Editor's note

Breast Cancer Awareness Month is upon us, a reminder that there is still much to learn about the disease, even as detection methods and treatment options have expanded. A key question for many women is: how do I lower my risk? Being physically fit has long been known to do so but there’s more to that story, writes Henry J. Thompson, director of the cancer prevention laboratory of Colorado State University.

In a recent survey, just 56 percent of Americans said they saw climate change as a major threat, versus 64 percent of Europeans. What explains the gap? Gregory Carbone at the University of South Carolina reviews the convincing – and less convincing – explanations for our nation’s attitude.

Playboy’s founder, Hugh Hefner, who died last week at the age of 91, was widely criticized for objectifying women through his magazine. But historian Carrie Pitzulo from Colorado State argues that Hefner’s sexual politics need to be viewed in the context of its times. “In those early years of Playboy,” she writes, “the centerfolds offered readers an expanded vision of female sexuality.”

Lynne Anderson

Senior Editor, Health & Medicine

Top story

Physical activity has long been considered a way to lower risk for breast cancer. vectorfusionart/Shutterstock.com

How inherited fitness may affect breast cancer risk

Henry J. Thompson, Colorado State University

Physical activity is considered an important way to lower risk for breast cancer. But what if your ability to be fit is influenced by genes you inherit? Would that raise your risk? In rats, it did.

Environment + Energy

Ethics + Religion

Education

  • The enduring power of print for learning in a digital world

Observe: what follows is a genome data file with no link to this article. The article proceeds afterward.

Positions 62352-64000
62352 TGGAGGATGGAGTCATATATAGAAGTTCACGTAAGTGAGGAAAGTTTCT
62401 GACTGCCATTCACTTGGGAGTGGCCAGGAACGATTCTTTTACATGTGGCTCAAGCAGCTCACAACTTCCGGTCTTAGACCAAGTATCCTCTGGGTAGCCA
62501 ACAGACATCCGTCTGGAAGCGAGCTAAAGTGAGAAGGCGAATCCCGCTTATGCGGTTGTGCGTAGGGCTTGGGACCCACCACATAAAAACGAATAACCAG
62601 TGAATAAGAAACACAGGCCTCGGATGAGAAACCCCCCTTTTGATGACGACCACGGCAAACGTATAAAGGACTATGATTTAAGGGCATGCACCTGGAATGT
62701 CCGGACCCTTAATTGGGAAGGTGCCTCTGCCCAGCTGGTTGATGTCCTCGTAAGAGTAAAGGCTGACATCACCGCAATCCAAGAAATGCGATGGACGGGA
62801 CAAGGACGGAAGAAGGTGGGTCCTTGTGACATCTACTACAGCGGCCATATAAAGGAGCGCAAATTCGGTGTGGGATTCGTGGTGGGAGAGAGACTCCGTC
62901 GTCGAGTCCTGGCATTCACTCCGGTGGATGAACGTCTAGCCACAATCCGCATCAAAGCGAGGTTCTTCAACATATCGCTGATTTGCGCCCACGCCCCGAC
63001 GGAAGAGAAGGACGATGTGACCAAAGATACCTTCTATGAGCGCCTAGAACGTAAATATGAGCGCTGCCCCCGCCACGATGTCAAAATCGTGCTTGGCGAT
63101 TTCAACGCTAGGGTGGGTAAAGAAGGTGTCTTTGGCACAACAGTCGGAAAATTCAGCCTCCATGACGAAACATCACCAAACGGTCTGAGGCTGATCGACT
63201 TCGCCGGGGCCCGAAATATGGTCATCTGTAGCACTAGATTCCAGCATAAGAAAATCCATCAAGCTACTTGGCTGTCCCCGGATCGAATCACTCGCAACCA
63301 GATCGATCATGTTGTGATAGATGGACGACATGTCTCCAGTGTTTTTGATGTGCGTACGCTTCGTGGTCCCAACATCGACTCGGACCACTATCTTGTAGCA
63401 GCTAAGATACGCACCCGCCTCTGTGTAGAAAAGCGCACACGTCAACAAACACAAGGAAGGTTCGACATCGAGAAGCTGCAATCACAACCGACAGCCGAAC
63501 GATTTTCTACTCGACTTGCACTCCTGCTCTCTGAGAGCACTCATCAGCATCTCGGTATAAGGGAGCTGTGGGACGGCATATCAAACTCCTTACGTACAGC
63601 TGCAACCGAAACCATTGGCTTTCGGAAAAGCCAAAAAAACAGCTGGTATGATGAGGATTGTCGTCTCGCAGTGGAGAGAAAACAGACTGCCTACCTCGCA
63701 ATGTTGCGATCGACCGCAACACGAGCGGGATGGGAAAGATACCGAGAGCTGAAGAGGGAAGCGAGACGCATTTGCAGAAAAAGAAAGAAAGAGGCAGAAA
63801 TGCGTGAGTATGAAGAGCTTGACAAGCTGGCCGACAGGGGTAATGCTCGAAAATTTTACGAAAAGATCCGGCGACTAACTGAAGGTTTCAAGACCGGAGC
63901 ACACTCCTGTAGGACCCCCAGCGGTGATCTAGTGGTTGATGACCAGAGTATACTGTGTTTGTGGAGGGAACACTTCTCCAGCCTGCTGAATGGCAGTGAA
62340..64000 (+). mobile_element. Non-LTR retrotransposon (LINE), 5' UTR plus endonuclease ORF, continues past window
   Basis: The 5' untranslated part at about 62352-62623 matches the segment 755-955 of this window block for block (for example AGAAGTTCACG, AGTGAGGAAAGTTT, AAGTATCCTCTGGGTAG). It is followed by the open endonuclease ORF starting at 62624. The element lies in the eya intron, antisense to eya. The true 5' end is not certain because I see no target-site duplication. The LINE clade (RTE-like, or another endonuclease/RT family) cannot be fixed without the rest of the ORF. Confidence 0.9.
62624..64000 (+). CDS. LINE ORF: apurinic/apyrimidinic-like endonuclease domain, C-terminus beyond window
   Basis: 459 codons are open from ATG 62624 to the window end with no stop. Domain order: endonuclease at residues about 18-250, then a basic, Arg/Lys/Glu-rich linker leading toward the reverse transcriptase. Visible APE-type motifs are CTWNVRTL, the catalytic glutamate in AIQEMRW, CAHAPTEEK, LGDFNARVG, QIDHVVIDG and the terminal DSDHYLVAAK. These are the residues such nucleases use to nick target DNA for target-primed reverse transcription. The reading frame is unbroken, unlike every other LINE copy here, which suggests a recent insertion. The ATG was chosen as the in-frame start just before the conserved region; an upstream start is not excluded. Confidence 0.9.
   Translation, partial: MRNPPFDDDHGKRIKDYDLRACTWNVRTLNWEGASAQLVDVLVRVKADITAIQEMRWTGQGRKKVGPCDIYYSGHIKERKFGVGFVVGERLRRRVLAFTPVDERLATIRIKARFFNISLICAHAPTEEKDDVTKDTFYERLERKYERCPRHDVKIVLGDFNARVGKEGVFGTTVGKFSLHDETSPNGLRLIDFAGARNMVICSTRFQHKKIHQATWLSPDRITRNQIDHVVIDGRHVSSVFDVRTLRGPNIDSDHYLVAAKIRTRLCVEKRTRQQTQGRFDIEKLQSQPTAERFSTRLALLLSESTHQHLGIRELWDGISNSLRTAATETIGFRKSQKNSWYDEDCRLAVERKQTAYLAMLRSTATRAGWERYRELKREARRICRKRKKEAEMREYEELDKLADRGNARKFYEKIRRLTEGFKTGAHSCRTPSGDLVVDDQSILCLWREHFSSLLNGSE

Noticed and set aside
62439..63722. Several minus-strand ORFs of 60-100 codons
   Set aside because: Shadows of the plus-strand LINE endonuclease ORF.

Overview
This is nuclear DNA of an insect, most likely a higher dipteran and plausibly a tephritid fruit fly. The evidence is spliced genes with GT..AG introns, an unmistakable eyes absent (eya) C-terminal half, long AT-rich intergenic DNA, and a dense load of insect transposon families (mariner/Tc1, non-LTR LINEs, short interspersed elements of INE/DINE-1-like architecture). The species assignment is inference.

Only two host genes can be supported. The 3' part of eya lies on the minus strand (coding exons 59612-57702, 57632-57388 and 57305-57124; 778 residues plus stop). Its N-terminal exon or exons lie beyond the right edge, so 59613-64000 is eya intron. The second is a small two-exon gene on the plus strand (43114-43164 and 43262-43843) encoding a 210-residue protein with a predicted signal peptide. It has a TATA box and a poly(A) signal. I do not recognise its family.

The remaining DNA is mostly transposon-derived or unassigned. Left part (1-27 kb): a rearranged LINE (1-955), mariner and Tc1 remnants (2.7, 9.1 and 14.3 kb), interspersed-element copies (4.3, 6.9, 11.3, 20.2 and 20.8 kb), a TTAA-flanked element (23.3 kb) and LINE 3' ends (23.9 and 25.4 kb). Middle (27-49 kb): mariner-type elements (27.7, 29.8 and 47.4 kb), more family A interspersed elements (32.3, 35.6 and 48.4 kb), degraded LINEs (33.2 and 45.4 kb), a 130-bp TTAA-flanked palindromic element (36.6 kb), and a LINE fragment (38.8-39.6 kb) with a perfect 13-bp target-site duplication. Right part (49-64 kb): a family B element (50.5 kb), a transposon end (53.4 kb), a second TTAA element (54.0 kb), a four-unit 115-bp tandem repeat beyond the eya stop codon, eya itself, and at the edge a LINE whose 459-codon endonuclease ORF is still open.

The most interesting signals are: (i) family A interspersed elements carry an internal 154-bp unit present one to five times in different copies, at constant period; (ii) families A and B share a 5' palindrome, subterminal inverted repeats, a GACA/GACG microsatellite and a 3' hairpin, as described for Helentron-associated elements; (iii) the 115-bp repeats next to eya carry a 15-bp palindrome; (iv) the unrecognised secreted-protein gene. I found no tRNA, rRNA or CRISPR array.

Patricia A. Alexander, University of Maryland; Lauren M. Singer, University of Maryland

    Digital textbooks might be less cumbersome. But a new series of studies finds that reading from screens can hamper our ability to process and retain information.

Science + Technology

Economy + Business

  • Do tax cuts stimulate the economy more than spending?

    Dale O. Cloninger, University of Houston-Clear Lake

    President Trump recently released his tax plan, but he's also said he wants to stimulate the economy with infrastructure spending. Is one more effective than the other at boosting growth?

Politics + Society

Nobel Prize in physics

Health + Medicine

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Today’s quote

Like many of my colleagues working for the Laser Interferometer Gravitational-Wave Observatory (LIGO), the morning of Monday, September 14, 2015 caught me completely off-guard. For years, we’ve been joking that Advanced LIGO would be so sensitive we might just detect one the very first day it turns on. In retrospect, it’s remarkable how close to reality that joke turned out to be.

  Chad Hanna